This free museum is worth a visit just to see the bullet-pierced jacket that Nelson wore at the Battle of Trafalgar.
The National Portrait Gallery is round the corner from the National Gallery, and concentrates on famous faces from British history.
Combine the Natural History Museum with the Science Museum next-door for a great kid’s day out that won’t cost a penny.
The Old Royal Naval College is one of Wren’s best pieces of architecture. Don’t miss the chapel and spectacular Painted Hall.
This is one of two views of the skyline that won’t cost you any money. Ride the lift to the roof terrace for a fantastic view of St. Paul’s Cathedral.
You’ll have to trek over Hampstead Heath to find it, but when you climb up Parliament Hill you’ll be rewarded with a great view of London’s skyline.
This small university museum is great for people interested in ancient Egypt. It has an extensive collection of pottery, jewellery and tomb stelae.
UK citizens can write to their local MP and request a ticket to see the Prime Minister’s Questions session in the House of Commons.
Do you fancy a bit of exercise? Take a stroll up Primrose Hill and see how many of London’s landmarks you can spot without looking at the plaque.
This museum has more planes and helicopters than an airport. It is especially strong on World War II planes like the Spitfire and Lancaster Bomber.
How about watching a case at the Royal Courts of Justice? The case might be dull, but it’s still worth a look simply to see the cathedral-like interior.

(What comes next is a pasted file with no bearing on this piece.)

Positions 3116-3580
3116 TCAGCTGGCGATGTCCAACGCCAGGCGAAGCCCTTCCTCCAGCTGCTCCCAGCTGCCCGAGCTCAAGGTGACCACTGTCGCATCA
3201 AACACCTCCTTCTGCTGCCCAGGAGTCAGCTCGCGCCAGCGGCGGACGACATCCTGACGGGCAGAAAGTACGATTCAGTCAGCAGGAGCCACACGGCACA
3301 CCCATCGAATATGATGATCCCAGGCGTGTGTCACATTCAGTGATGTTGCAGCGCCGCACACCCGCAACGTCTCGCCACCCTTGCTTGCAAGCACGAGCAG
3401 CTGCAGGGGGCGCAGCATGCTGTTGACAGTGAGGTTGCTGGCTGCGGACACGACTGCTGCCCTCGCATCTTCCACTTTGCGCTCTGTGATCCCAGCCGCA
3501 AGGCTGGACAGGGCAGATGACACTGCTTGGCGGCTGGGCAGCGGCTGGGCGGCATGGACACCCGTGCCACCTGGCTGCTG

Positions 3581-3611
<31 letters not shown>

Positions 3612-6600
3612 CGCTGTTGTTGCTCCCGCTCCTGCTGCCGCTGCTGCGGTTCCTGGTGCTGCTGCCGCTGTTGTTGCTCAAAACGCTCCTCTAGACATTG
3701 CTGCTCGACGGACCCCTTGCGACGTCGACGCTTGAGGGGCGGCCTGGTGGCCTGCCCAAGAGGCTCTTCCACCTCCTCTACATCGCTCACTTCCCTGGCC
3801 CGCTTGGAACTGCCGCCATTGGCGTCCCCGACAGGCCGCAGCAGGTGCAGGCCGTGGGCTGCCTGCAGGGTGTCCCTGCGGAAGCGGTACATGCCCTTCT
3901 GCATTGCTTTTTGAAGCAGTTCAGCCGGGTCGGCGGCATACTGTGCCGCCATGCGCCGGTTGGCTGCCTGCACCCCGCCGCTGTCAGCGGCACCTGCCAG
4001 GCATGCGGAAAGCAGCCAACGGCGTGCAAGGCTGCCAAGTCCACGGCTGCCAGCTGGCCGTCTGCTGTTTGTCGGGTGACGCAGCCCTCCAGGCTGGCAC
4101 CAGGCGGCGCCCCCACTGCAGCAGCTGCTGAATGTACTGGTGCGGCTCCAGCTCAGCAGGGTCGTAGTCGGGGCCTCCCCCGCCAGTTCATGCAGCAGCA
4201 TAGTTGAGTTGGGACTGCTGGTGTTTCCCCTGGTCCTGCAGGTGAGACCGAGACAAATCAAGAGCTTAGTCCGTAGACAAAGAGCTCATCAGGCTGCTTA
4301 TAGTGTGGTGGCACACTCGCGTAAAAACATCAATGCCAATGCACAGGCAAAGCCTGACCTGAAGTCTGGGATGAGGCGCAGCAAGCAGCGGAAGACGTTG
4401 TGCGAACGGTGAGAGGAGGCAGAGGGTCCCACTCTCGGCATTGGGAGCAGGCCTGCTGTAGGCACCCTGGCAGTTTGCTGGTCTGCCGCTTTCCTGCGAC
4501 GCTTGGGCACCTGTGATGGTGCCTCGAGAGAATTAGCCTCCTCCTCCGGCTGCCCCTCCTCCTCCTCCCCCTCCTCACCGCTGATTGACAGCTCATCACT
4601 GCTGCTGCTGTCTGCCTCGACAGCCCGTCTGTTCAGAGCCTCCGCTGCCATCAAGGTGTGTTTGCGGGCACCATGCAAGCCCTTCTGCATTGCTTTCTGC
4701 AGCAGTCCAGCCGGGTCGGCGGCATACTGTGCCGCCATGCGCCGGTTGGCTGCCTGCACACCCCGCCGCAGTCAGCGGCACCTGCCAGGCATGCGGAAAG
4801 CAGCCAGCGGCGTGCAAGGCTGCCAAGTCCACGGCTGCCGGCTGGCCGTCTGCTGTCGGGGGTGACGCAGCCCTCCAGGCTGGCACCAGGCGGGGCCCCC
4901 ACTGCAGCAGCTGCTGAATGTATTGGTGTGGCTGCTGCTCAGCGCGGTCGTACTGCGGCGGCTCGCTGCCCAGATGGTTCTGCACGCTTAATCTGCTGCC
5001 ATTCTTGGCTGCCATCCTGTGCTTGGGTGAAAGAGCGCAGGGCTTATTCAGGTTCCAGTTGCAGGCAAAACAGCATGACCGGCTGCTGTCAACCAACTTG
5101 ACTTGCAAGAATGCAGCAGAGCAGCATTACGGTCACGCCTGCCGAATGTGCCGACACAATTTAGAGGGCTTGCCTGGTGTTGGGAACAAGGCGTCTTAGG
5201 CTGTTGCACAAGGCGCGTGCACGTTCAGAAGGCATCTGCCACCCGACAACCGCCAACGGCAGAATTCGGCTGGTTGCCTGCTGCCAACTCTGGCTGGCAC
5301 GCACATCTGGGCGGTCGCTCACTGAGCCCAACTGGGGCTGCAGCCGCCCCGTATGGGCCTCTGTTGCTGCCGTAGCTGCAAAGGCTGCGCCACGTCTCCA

Christopher Wren’s Royal Hospital is home to the Chelsea Pensioners. You can walk around the grounds and see the chapel, Great Hall and museum.
If you’re a fan of contemporary art then check out the Saatchi Gallery. It’s full of up-and-coming artists that you’ve probably never heard of.
This castle-like gatehouse used to part of the medieval Clerkenwell Priory. It contains a small museum about the Crusades and St. John’s Ambulance.
If you want to visit St. Paul’s for free then we recommend attending the Evensong service because that includes some music.
A good museum for families, especially if your kid is into space. It has lots of early inventions from clocks and computers to planes and rockets.
Sir John Soane’s old house is one of the best museums in London. The decorations inside really do have to be seen to be believed.
Imagine if they put the glass Palm House from Kew Gardens on top of a skyscraper. That’s exactly what they’ve done at the Sky Garden.
If you’re stuck for something to do at Sunday lunchtime then why not listen to some lively debate and heckling at Speakers’ Corner?
Tate Britain is one of London’s most popular art galleries, with British art by the likes of Constable, Gainsborough, JMW Turner and Blake.
Tate Modern is housed inside an old power station and contains some of the biggest names in modern art: Andy Warhol, Dali and Pablo Picasso.
Don’t miss the Cast Room and artworks by Raphael. It’s also particularly strong on Indian, Asian and Middle Eastern art.
An eclectic collection of arms, French furnishings, pieces of porcelain and jewellery, and paintings by the likes of Rembrandt, Rubens and Titian.
A great way to see inside Westminster Abbey for free is to attend their Evensong service and enjoy some beautiful choral music.